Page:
Do you have any suggestions on where to find great graphic tees for grown women?  Do share them in the comments!

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  1. For those who are interested in STEAM+ themes, you might find something at A lot of the dresses are very “Mrs. Frizzle” but there are shirts and less crazy options and gender-neutral options. I have a black t-shirt that’s printed with the first full color image from the James Webb telescope. It looks abstract until you get close.

  2. I recently discovered Daydreamer tees. They make retro style band tees in plus size. I can’t wait to order one.

  3. I get a lot of my graphic tees (which I wear for walking in my neighborhood) at Cotton Bureau. I have a number of purely graphic Star Wars tees but they also print a lot of tees for groups with charitable causes.

  4. There was a yoga studio near my old house in Long Beach, CA that sold shirts that said “Namaste, mother[bleep]er” except, you know, unbleeped. I still regret not buying one. It was so very much a sentiment OF Long Beach, encapsulating the attitude of the city perfectly. Plus it always made me laugh.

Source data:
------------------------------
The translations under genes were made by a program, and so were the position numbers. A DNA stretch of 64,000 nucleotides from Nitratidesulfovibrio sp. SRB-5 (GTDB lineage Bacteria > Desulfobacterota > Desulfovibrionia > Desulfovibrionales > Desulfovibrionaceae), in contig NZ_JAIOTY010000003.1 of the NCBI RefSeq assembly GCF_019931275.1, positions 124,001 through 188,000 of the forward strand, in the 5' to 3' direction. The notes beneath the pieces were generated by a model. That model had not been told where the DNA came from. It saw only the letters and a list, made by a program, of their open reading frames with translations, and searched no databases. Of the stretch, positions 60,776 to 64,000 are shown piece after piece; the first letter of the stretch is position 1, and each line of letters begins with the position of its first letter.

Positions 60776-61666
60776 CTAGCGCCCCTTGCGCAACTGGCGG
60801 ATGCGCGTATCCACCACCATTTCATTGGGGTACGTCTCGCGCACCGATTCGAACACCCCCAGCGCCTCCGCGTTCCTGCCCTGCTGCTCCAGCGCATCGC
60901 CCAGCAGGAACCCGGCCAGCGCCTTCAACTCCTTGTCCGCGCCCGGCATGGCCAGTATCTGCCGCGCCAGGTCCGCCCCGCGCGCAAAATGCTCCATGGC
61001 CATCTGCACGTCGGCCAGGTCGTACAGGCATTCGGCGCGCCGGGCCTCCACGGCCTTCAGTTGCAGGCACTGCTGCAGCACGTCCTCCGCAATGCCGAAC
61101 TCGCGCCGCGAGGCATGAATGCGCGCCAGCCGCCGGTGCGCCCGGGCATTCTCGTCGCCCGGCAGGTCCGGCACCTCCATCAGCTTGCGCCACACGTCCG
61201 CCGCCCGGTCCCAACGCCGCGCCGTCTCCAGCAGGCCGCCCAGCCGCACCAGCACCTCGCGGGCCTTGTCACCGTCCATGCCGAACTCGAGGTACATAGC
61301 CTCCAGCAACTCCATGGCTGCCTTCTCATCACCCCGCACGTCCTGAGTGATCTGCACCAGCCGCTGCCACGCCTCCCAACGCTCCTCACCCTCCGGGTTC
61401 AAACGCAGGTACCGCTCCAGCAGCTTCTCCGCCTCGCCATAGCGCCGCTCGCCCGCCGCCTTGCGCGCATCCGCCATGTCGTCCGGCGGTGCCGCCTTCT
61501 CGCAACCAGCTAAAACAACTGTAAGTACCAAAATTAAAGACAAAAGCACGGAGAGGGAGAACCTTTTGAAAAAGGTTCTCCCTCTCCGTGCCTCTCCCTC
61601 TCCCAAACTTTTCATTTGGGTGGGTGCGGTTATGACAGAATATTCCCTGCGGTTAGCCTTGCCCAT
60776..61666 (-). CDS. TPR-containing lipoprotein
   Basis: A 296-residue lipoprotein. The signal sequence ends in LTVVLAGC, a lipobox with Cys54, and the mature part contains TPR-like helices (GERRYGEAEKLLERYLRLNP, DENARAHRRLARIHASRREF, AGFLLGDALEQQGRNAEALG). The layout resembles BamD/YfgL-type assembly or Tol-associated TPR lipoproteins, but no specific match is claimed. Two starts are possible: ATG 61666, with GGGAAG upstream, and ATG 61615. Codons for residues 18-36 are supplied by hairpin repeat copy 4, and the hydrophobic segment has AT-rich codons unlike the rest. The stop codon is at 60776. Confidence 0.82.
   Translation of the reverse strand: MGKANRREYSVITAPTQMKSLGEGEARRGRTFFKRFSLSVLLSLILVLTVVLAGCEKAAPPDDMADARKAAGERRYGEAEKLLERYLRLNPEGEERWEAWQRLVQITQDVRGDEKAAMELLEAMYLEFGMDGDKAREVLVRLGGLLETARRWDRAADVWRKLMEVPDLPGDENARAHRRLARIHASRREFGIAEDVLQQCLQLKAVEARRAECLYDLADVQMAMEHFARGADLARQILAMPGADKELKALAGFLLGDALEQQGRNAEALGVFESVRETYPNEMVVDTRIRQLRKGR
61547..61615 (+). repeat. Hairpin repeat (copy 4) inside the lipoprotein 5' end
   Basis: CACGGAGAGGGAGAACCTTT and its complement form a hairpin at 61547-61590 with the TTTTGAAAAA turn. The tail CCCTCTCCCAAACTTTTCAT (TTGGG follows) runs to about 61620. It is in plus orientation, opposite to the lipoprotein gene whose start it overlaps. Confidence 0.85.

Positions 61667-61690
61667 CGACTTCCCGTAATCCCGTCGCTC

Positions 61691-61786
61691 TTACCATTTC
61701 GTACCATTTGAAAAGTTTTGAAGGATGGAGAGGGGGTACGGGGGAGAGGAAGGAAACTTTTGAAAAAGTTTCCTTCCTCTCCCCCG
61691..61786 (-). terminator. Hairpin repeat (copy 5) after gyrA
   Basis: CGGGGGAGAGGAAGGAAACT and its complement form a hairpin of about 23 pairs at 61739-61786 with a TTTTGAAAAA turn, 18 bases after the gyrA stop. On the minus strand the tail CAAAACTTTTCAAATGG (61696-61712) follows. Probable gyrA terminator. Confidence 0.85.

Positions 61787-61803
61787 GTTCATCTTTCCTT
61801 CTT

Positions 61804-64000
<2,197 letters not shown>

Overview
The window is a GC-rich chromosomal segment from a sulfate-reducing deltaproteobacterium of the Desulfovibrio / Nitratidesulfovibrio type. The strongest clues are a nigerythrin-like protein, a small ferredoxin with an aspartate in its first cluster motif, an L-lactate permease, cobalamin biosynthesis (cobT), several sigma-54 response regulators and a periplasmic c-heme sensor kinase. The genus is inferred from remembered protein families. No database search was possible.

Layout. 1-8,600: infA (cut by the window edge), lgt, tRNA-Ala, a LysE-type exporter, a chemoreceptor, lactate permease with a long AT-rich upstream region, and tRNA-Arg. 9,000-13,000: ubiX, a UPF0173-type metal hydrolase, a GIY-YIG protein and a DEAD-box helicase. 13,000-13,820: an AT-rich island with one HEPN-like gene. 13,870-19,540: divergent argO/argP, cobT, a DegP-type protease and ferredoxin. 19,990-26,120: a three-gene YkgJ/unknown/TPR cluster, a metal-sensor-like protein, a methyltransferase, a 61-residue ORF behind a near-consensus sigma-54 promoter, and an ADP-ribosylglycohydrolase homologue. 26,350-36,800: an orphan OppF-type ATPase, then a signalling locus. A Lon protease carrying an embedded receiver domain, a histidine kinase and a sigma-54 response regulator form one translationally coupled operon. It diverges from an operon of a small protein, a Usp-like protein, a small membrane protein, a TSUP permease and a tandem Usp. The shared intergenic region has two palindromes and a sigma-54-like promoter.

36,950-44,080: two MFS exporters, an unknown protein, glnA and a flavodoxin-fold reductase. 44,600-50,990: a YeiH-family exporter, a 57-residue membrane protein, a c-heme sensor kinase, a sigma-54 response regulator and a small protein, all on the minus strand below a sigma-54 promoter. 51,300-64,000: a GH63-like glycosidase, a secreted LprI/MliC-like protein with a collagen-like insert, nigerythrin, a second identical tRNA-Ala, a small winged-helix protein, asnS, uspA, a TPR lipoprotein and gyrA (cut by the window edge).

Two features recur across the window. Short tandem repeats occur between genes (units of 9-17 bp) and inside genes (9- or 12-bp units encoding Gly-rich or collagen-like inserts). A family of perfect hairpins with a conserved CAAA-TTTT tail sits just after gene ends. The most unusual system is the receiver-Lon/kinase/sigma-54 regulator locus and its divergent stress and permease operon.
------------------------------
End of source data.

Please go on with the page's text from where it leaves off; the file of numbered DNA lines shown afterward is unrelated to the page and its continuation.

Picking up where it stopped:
I’m not sure I’d have a chance to wear it much in the Midwest, but damn, I’d try.

  5. I guess you could say that my t shirt choices veer towards the masculine, but that’s what I like. I can’t wear these shirts everywhere, but that’s OK. I like antique machinery of all kinds and just about anything having to do with transportation. I have a shirt with a line drawing of an antique tractor that I really like. I have another that says simply Boeing in bold type. I like all Boeing planes except for the composite ones and I wish I worked for them. Because I have shirts about what I am interested in, I can and will talk about what’s on the shirt until your eyes glaze over.

  6. I think graphic t’s are so fun and it’s nice to see more of them available these days for women of “our” age! 🙂